I had never been certain of how I felt about girls - having classmates who were perpetually two years older made any kind of close connection unthinkable. I would admire them, spend time with them, get along with them better than boys, but I wasn't sure what drove my interest. It was only much later that I realized this was a common experience of trans women: not knowing whether you want to be with a woman, or just be that woman. That's how people usually phrase it, but I think it sounds a bit too much like some Silence of the Lambs skin-stealing cliche, rather than the product of a society where being trans is taboo, heterosexuality is assumed, and every interaction of men and women is believed to contain the seeds of romance.
Entering adolescence, I started to realize I was attracted to men. Just like that, any confusion was resolved - wrongly. I didn't yet have the vocabulary and the introspective power to look any deeper into my gender or sexuality. All I knew was that I was different somehow, and that I liked men. The most obvious answer was that I was a gay man. It was also the most lazy one. I didn't have to think about how I felt toward women anymore, since I could just be with guys.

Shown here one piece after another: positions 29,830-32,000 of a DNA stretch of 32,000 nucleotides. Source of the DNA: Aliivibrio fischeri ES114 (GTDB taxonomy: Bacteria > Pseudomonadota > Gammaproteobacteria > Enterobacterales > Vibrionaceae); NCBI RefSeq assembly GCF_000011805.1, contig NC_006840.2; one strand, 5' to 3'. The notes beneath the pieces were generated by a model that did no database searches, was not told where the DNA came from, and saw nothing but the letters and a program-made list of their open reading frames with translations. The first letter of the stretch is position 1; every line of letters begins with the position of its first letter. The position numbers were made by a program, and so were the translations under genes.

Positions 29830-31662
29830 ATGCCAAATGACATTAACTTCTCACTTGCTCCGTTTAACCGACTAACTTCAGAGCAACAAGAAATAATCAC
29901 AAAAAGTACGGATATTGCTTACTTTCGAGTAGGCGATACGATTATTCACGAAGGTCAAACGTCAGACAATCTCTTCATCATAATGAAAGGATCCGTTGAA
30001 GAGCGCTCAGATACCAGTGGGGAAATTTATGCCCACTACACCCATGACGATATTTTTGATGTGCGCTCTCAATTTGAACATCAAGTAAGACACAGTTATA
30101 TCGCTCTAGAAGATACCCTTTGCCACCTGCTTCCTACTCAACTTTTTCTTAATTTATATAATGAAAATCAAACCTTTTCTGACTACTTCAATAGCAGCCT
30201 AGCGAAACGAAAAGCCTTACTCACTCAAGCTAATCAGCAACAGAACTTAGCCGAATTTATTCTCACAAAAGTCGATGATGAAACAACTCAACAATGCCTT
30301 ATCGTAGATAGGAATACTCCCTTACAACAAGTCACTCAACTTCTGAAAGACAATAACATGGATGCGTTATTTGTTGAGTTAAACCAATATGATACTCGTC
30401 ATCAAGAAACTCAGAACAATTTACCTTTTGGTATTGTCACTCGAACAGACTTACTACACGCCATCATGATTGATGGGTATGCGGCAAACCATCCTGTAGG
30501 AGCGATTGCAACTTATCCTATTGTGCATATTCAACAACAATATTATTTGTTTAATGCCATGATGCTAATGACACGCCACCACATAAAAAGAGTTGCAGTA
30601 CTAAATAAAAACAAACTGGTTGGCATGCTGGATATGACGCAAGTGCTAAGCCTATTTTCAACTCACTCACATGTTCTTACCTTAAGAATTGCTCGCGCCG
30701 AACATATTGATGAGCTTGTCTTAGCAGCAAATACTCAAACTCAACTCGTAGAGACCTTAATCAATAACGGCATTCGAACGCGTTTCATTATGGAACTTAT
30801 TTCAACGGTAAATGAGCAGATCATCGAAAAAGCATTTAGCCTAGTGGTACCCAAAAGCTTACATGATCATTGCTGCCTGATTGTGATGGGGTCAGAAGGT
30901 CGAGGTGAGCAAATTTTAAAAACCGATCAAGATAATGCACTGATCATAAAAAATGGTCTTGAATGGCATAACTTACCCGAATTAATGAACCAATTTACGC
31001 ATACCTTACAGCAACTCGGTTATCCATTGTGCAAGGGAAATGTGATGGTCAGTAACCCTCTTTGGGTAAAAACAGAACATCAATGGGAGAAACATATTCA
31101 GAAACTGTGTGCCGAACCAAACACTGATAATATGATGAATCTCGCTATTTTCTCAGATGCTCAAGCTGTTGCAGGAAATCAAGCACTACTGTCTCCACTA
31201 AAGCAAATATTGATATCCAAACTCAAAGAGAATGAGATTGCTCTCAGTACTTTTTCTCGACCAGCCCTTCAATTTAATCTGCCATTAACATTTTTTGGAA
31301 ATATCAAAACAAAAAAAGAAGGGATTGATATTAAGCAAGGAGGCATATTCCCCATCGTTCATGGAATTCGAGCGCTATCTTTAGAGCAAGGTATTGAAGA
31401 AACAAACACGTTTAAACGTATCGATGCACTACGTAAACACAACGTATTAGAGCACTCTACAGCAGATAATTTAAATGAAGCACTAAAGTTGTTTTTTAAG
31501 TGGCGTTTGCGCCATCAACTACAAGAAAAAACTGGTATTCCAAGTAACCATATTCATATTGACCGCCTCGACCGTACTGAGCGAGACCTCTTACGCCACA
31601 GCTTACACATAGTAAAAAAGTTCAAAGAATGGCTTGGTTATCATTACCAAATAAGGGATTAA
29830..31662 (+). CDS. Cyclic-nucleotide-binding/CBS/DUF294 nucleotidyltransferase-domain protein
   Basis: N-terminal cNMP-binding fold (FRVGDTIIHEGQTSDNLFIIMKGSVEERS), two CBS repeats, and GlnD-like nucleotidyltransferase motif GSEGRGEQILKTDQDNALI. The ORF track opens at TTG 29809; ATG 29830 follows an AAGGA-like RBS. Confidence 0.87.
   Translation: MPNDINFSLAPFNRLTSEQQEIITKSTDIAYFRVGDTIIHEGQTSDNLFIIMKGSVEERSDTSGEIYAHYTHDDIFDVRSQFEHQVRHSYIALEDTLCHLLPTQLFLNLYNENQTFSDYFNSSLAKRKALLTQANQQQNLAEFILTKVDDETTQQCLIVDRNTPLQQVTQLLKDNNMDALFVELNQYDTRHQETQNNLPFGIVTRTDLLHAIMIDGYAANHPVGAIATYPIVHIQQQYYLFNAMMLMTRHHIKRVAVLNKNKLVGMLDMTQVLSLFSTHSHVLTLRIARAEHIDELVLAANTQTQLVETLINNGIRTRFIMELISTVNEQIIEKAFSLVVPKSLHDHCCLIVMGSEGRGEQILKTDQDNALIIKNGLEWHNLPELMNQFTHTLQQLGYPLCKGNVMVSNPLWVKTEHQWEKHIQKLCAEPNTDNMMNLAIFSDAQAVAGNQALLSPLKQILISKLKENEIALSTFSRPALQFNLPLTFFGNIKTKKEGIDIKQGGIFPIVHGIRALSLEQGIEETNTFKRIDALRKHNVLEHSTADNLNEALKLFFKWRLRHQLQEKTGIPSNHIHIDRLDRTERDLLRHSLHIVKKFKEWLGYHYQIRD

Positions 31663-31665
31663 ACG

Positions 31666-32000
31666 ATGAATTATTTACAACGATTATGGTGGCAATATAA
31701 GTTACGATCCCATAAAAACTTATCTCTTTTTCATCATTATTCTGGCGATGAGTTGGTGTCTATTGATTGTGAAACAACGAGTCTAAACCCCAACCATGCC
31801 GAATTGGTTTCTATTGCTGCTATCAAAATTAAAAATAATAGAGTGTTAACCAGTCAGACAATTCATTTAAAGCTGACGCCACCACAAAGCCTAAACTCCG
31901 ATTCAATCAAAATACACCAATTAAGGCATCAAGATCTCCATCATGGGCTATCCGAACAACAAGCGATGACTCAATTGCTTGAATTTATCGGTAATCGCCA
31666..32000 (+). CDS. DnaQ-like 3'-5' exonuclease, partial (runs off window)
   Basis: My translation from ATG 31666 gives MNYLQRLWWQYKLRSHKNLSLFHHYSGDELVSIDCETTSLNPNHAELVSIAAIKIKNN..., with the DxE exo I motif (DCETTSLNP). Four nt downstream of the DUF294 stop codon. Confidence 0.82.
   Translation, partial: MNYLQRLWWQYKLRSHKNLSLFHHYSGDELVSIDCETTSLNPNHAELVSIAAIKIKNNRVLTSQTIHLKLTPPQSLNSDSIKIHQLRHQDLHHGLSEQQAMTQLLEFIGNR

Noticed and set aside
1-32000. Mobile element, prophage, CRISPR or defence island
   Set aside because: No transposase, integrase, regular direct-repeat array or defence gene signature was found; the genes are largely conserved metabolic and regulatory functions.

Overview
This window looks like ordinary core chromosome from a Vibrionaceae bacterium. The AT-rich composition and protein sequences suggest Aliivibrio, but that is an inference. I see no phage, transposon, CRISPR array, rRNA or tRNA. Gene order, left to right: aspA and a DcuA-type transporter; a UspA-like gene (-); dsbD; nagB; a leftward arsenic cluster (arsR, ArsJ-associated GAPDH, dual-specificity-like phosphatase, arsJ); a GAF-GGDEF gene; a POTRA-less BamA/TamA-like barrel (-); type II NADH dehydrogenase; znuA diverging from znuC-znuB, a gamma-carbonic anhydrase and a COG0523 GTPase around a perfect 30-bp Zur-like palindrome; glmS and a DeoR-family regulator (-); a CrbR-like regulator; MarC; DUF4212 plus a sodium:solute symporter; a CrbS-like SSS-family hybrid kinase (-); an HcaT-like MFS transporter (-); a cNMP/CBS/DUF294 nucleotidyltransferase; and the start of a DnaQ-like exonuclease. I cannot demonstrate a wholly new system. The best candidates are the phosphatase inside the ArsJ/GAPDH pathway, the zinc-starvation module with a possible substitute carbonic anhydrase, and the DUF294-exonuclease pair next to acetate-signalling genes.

I didn't have to think about it.
I spent my days browsing the internet and hanging out on IRC. Occasionally, I'd befriend some guy, and we would decide that we were now "boyfriends," and that we loved each other - whatever that meant. They all lived across the country, making it easy to avoid ever having to meet them and make good on those promises of "love." What was wrong with me? Why did I feel like I needed to be with someone, while choosing never to make it into anything real? What the hell kind of gay man was I? I resigned myself to being alone, giving up on having a partner until the right guy just magically appeared in front of me and I could spend the rest of my life with him.